Anarchism is more often than not accused of being a utopian ideology with no basis in the real world, but if anything, it’s the only non-utopian system. Here’s why.
It’s amusing when Anarchists are accused of being too ideological or outright Utopian, it is especially so when such an accusation comes from liberals or state socialists (i.e. mainstream Marxists). Why is it amusing? Because of all political perspectives, Anarchism (i.e. Libertarian Socialism) is the only one whose theories have not been refuted by history itself!
This “Utopian” accusation generally comes from two general sources. First there are those who support the current Capitalist system as is (in the 1st world countries of course) and only propose mild changes, such as more or less regulation of the economy. These would generally be the Social Democrats (or “Liberals” in US politics) or Conservatives in most political systems.
They would argue from the perspective that the Capitalist/State combination is not only “the way things are” but also the only way things can be. They would then raise such arguments as the common appeal to human nature, that Capitalism is the “end of history” – in that its superiority has been proven from an societal evolutionary perspective, that the state is necessary to ensure control from the people (i.e. representative democracy), that Capitalism provides the best benefit for all etc.
But one has to ask: who is really the ideologue here? Who is assuming an expertise of human nature in order to have some kind of unshakable base? Who is ignoring the historical forms of human societies (hint: communal) and the considerable amount of coercion required by the state in order to jump-start Capitalism? Who is absolutely oblivious the true role of the state and the real impotence of elections and government to change life for the better through normal channels, even when there is considerable popular request for social reform?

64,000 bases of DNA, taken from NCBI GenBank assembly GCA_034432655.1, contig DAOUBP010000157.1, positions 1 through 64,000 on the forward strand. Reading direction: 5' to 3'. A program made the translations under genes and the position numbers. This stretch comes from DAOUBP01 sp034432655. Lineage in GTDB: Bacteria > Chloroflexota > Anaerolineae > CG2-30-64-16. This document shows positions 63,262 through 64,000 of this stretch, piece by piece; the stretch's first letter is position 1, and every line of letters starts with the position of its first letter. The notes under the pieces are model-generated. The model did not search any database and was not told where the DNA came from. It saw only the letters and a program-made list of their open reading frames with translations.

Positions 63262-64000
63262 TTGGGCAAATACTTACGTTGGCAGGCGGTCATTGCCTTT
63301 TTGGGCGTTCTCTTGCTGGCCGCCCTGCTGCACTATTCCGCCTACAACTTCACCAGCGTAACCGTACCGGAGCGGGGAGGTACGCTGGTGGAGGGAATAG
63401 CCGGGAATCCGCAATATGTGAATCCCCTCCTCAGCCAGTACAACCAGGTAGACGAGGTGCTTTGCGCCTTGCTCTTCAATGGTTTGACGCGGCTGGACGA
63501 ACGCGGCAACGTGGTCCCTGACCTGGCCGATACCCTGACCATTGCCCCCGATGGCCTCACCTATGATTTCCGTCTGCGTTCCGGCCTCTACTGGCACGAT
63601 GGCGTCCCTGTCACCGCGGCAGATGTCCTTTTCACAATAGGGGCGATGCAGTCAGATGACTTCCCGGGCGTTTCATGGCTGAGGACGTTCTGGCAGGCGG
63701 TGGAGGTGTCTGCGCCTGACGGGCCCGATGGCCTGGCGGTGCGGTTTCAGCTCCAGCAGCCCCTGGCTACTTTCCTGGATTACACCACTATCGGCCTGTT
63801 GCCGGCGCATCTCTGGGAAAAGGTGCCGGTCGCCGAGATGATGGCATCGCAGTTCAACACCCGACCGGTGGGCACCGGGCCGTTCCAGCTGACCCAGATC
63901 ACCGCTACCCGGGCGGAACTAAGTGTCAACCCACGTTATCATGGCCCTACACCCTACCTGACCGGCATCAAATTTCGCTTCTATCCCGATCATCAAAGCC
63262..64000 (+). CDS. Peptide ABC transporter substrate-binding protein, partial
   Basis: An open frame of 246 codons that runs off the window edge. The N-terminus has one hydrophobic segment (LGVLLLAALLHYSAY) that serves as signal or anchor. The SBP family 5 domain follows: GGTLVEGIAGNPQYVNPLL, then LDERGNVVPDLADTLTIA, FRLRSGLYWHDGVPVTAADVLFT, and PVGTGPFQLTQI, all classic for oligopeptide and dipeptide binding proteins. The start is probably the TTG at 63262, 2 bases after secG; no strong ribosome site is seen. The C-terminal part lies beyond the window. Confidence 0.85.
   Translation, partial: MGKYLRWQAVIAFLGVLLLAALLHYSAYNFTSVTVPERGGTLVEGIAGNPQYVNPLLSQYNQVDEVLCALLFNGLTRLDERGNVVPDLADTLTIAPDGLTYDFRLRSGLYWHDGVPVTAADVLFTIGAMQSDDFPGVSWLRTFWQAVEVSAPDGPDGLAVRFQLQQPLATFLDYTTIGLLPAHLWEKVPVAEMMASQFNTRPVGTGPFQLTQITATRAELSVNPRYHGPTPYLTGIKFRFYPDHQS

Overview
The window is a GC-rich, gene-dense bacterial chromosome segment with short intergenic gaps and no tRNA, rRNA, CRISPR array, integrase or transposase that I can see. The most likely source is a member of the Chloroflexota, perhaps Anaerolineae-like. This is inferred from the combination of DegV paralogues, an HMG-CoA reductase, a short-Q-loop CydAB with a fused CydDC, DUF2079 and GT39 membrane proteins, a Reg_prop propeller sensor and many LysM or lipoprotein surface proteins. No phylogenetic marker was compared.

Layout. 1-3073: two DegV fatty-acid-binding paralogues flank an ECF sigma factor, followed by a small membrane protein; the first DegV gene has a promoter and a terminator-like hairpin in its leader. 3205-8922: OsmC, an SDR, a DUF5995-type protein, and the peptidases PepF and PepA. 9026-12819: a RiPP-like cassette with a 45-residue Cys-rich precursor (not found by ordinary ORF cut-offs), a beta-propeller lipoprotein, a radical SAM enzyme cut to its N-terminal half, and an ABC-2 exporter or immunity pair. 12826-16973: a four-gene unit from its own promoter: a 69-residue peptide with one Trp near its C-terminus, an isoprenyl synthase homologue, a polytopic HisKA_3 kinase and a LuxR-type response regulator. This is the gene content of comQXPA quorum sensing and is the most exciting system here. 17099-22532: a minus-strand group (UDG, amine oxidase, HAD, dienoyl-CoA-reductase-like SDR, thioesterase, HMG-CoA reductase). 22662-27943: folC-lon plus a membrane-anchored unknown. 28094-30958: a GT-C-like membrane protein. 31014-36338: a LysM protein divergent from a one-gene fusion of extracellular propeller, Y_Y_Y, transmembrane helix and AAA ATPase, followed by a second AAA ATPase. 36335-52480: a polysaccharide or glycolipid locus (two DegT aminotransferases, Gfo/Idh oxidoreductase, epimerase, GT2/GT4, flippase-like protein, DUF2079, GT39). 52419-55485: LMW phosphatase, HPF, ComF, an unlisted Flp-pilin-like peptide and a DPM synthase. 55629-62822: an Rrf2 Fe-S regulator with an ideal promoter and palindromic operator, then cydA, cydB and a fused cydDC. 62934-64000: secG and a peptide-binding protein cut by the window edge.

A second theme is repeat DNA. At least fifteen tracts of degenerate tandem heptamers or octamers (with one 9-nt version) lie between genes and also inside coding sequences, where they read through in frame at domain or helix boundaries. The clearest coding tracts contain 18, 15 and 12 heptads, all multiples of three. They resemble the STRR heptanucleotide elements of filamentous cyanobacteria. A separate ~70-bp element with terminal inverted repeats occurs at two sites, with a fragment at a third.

Worst of all, it’s the more than ironic result of this superior system, Capitalism, that the vast majority of people live in worse situations than they lived in pre-capitalist societies. One only has to look at the situation in the lost continent, Africa, and compare it with the pre-capitalist tribal societies, which while not great by any measure of the word, were never as bad as today. One only has to look at the current environmental obliteration, the sheer scale of unending conflict and even the relative worsening conditions of people in all nations to ask: Who is really the ideologue here?
The other great accuser of utopianism is none other than the mainstream Marxist movements of Leninism, Trotskyism, Stalinism, Maoism and the like. The younger (who somehow think itself more mature) and patronizing cousin of Anarchism.
As revolutionary anti-capitalist movements, they at least share some of the correct critical perspective on the current Capitalist system but they lose the ball when they turn around and accuse libertarian socialists of being naive for not promoting centralization, hierarchy structures and movements from above, that is, leadership from a minority of enlightened few.
The saddest thing is not that they have to misrepresent the arguments of Anarchism in order to attack their favorite straw-men (“Anarchists will not defend the revolution” being a crowd favorite), nor that they ignore what some of their own have written that basically parrots the libertarian perspective, but that they dare claim historical proof, when empirical facts have shown that their theories put in practice failed in exactly the manner that Anarchists had predicted!
Is the federalist libertarian perspective Utopian, or is the centralized authoritarian one when it fails both in theory (power corrupts, requires inhuman knowledge, leads to bureaucracy etc) and in practice? Is a bottom-up democratic society Utopian or the top-down hierarchical one who expects leaders to be practically flawless and that “real power” will somehow still remain at the hands of the people? Is the “similar means as the ends” anarchist position Utopian or is the Leninist “ends justify the means” which expects a revolution where people just passively followed orders from the enlightened few can somehow lead to a society or politically active and empowered individuals?